$$ x_j = I_j >0 \quad (j=1,2,\ldots,k_{\mathit{inp}}), $$
where Ij is an external input to a set of “input genes.” These inputs are needed to express genes; otherwise, the expression levels remain sub-threshold. In this case with Eq. (3), the gene is expressed if xi>θi, The initial condition is given by a state where none of the genes are expressed, i.e., xi∼0.

Next, we set the fitness for evolution. The fitness, F, is determined by whether the expressions of the given “target” genes are expressed after a sufficient time. This fitness condition is given such that k target genes are “on” (expressed), i.e., xi>θi for Mk<iM. Because the model includes a noise component, the fitness can fluctuate at each run, which leads to a distribution in F and xi, even among individuals sharing the same gene regulatory network. For each network, we compute the average fitness \(\overline{F}\) over L runs as well as the variance. This variance over L identical individuals (having the identical networks Jij) due to noise is Vip, as it represents the fluctuation of the fitness over isogenic individuals (isogenic phenotypic variance). Vg, to be discussed below, is the variance of \(\overline{F}\) over N heterogenic individuals (having different networks Jij).

Here Vip is not the variance over time in a single run, but the variance over runs for identical individuals. With developmental process by gene expression dynamics from a given initial condition, the gene expression pattern (x(j);j=1,…,M) reaches an attractor. Reached attractors can be different by each run, due to the stochasticity in expression dynamics during the transient time steps to reach the attractor. The fitness is computed on this attractor, which is also distributed as a result of noise. Once the attractor is reached, the fluctuation of the fitness around it is negligible, since the fitness is not given directly by xi but defined through a threshold function of xiθi. The variance is smaller as more runs result in the same attractor (or attractors of the same fitness) under noise. If gene expression dynamics with such global attraction to the same-fitness attractor are shaped through the evolution, the variance Vip is smaller.

Now, at each generation, there are N individuals with slightly different gene regulatory networks {Jij}, and their average fitness \(\overline{F}\) may differ by each. Among the networks, we select the ones with higher fitness values. From each of the selected networks, Jij is “mutated,” i.e., Jij for a certain pair i,j selected randomly with a certain fraction switches to one of the values among ±1,0. Ns(<N) networks with higher \(\overline{F}\) values are selected, each of which produces N/Ns mutants. We repeat this selection-mutation process over generations. For example, we choose N=L=500 or 700 for most simulations, and Ns=N/4; the conclusion, to be shown below, does not change as long as these values are sufficiently large. We use β=7, γ=0.1, M=64, and k=8 and initially choose Jij randomly. The probability is taken to be 1/4 for Jij=±1 and 1/2 for 0 for most simulations below, but the results below are independent of this choice [40].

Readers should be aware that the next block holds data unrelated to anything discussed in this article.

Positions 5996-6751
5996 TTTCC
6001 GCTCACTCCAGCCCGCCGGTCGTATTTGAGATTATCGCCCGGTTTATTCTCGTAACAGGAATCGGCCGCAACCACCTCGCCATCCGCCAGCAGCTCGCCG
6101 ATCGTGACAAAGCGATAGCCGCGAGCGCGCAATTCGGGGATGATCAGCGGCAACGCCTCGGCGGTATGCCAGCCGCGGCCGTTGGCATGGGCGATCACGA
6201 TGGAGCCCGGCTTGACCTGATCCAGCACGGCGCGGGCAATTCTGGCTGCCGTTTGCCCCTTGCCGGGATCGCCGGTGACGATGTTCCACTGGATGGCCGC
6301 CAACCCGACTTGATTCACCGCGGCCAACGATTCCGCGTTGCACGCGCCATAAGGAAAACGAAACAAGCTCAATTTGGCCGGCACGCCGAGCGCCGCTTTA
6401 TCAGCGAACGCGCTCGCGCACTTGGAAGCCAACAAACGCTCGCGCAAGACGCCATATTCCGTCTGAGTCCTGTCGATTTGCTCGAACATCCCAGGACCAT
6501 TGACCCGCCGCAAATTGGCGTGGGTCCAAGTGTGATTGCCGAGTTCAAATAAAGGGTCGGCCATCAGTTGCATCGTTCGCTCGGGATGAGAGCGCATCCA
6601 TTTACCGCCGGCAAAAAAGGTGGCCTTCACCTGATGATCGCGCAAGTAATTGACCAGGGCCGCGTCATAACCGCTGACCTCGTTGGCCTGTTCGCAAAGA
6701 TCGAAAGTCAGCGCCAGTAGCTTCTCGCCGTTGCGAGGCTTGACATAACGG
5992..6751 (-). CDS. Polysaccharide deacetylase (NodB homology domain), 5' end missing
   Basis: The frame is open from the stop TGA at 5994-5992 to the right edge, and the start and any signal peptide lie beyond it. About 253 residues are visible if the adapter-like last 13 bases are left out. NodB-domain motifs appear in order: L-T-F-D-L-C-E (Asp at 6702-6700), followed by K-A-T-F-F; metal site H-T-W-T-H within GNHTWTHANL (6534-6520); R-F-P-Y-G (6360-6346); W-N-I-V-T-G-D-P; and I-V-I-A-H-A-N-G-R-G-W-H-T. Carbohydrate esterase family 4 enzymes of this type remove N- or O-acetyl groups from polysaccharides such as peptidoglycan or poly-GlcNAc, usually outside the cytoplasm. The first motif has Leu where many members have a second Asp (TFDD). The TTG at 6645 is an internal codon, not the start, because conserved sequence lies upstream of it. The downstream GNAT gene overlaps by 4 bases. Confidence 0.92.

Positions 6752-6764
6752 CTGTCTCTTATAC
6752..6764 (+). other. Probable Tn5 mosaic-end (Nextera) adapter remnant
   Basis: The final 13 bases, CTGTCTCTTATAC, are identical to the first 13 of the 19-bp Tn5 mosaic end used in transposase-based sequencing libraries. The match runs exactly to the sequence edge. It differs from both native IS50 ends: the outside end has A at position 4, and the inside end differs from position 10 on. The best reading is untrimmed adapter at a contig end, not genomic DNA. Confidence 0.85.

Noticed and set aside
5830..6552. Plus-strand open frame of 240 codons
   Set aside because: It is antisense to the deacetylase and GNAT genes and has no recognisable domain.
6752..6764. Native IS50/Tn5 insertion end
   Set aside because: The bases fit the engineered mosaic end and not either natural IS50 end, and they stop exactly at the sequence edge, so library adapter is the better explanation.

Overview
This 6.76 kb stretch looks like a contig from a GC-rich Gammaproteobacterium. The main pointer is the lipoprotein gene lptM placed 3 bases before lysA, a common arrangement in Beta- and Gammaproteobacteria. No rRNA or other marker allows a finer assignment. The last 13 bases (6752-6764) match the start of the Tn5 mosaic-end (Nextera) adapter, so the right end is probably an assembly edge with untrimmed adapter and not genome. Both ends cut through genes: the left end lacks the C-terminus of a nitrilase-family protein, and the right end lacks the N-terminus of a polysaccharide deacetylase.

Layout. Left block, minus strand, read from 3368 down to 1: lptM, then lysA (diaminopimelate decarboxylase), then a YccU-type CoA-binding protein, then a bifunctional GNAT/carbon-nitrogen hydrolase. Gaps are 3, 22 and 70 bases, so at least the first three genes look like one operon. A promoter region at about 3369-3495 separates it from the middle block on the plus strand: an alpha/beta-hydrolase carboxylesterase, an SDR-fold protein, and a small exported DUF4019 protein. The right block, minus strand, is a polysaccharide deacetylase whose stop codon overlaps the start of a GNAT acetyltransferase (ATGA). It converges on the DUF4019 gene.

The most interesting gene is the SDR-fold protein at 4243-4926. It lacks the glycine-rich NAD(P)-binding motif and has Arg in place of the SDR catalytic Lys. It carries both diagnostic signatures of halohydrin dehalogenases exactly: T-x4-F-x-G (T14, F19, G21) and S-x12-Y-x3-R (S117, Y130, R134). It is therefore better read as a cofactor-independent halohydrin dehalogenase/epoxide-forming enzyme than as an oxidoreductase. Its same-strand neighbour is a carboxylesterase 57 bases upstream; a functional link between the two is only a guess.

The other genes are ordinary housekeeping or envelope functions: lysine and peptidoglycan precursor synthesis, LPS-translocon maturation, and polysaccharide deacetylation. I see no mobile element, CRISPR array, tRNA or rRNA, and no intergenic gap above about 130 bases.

Now, we have two types of variances. Besides Vip, Vg is defined as the variance of \(\overline{F}\) over the N individuals having different genes (gene regulatory networks). This shows the variance due to genetic change. As Vg is decreased, the fitness becomes insensitive to the genetic change, i.e., the robustness to mutation is increased. On the other hand, as Vip is decreased, the robustness to noise is increased, since Vip measures the variance due to noise in a developmental process. (It should be remarked that the absolute value of the fitness F is not important, since the model behavior is invariant against the transformation Fc×F. Accordingly the absolute values of Vip and Vg are not important, but the ratio between the two or relative change of the variances over generations is important. On the other hand, each expression x(i) is already scaled so that the maximal expression is ∼1.)

4 Confirmation of Relationships in Phenotypic Fluctuations

4.1 Proportionality Between the Phenotypic Variances by Noise and by Mutation

From the numerical simulation of the model, we have confirmed the following results.

(1) There is a certain threshold noise level σc beyond which the evolution of robustness progresses, so that both Vg and Vip decrease. Here, most of the individuals take the highest fitness value. In contrast, for a lower noise level σ<σc, mutants that have very low fitness values always remain. Several individuals take the highest fitness value, whereas the fraction of individuals with much lower fitness values does not decrease; hence, Vg remains large (see Figs. 1 and 2).